Judi Sachs
Author Chang-rae Lee introduces us to Henry Park, a Korean American man who is the voice of the book -- an extremely introspective and poetically wise observer of himself his family and his community. Park has spent his entire life trying to become a true American—a native speaker. He is struggling with his Korean heritage and how he fits or doesn't fit into society. I loved the author's writing, a first novel that had me wanting to remember whole paragraphs for their incisive and beautiful writ ...more
Deftly written detective novel/ portrait of a flailing marriage. Chang-rae Lee is a somewhat showy writer; there's a superciliousness to his tone that didn't ever quite sit comfortably with me. The novel flows the best when depicting the breakdown of Henry and Leila's relationship, and is at its most heartbreaking and enigmatic during the chapters about Henry's father. The Korean immigrant experience is played out most vividly and sincerely in the smaller domestic moments. The housekeeper who re ...more
About a Korean-American man and his isolation from his wife, and how it relates to his relationships with his father, his job (espionage), the society he lives in. Amazingly written, believable, suspenseful - it gives voice to the undefinable emotions of being Asian-American, or any outsider.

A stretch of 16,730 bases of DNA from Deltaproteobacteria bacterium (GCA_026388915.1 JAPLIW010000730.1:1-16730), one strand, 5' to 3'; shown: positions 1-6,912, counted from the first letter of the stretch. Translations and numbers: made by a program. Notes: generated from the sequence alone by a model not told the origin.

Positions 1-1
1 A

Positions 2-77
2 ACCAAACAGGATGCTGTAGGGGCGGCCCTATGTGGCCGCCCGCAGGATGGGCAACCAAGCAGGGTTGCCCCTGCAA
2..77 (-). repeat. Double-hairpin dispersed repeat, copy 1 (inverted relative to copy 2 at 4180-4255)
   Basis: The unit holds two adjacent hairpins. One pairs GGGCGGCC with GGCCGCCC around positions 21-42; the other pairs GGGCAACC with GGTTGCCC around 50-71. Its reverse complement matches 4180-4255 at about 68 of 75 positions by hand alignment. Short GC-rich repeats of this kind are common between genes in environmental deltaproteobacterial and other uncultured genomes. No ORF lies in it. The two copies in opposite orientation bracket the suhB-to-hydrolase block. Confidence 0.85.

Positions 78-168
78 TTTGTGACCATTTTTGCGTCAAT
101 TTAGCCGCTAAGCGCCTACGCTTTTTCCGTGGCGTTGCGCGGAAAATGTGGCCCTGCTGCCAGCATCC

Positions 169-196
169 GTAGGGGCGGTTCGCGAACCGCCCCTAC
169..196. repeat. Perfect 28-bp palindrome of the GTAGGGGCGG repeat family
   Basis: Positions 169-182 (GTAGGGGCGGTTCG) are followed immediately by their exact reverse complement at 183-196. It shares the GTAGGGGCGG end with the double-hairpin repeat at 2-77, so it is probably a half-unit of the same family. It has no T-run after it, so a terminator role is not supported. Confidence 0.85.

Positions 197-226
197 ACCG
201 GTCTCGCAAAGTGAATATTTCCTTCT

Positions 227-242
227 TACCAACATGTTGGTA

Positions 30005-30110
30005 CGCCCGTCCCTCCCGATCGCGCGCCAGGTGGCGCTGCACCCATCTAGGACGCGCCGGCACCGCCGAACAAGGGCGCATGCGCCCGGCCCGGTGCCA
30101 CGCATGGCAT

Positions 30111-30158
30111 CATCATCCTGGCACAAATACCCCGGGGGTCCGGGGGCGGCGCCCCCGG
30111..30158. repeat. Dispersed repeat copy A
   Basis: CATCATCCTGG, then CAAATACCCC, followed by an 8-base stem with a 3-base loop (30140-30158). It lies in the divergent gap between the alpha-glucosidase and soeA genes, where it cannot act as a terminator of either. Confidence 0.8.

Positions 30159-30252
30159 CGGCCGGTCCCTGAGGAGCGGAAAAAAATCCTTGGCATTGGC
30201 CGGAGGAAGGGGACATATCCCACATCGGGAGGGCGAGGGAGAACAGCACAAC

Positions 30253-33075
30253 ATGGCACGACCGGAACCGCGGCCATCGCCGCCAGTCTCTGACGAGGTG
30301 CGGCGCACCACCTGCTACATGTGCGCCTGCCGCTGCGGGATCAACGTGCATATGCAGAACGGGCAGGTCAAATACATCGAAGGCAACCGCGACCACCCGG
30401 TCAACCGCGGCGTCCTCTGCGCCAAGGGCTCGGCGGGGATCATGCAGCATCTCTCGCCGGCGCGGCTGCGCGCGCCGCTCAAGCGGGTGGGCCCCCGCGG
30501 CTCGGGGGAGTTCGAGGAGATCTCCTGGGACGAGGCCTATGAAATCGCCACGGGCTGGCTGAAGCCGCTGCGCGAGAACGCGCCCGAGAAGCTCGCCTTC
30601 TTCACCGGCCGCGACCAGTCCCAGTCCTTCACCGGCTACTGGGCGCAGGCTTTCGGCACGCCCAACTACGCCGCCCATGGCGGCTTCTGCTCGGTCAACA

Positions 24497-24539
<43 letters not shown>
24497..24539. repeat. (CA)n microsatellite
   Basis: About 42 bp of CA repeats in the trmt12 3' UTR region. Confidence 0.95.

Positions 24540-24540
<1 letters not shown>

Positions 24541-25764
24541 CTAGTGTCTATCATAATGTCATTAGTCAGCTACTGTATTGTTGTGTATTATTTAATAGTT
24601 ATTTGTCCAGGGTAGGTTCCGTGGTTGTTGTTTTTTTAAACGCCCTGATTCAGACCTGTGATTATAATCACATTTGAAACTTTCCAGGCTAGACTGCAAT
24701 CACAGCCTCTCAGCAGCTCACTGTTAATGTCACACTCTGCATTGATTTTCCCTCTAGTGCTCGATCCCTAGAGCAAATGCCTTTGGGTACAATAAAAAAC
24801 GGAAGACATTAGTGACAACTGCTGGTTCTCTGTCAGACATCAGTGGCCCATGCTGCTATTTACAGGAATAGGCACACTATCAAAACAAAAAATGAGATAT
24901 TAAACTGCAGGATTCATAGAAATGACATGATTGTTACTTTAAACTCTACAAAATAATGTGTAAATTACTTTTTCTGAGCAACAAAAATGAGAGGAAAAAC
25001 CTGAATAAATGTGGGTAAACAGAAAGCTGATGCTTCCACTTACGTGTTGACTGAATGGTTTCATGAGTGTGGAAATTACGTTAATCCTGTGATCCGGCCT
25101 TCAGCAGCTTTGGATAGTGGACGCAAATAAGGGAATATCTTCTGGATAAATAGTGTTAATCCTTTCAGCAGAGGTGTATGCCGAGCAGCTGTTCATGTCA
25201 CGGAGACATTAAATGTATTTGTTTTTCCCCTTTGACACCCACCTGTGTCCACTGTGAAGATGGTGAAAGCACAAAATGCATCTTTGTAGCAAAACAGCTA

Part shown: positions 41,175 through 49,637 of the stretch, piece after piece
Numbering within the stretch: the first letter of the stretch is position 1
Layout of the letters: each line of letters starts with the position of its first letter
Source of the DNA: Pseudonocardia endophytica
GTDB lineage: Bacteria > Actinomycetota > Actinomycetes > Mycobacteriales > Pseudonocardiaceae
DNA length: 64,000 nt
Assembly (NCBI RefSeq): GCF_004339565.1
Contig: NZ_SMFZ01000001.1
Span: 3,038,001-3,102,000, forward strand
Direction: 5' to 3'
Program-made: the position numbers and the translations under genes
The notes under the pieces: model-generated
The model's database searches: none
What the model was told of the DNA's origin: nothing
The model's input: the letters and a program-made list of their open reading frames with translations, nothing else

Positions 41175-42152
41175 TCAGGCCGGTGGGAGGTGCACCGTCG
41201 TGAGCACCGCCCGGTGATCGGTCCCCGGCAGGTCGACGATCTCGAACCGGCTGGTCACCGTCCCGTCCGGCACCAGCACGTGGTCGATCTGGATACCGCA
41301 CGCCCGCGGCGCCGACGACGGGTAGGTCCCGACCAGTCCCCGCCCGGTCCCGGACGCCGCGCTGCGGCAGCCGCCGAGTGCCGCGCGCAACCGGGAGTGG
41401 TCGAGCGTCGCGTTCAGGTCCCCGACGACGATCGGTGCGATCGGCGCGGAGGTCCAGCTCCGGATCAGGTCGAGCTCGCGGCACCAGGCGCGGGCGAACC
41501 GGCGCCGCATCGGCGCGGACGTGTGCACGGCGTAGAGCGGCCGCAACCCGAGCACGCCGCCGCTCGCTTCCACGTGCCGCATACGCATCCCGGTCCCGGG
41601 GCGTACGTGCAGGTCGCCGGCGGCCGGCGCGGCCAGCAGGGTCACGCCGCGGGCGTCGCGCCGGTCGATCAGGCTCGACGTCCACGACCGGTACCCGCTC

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Chang-Rae Lee (born July 29, 1965) is a first-generation Korean American novelist.

Lee was born in Korea in 1965. He emigrated to the United States with his family when he was 3 years old. He was raised in Westchester, New York but attended Phillips Exeter Academy in Exeter, New Hampshire. He received his BA in English from Yale University and MFA in Writing from the University of Oregon. He worked
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On Such a Full Sea The Surrendered A Gesture Life Aloft LIFE gestures. 1-2

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“I'm a B+ student of life.” 17 likes
“And perhaps most I loved this about her, her helpless way, love it still, how she can't hide a single thing, that she looks hurt when she is hurt, seems happy when happy. That I know at every moment the precise place where she stands. What else can move a man like me, who would find nothing as siren or comforting?” 14 likes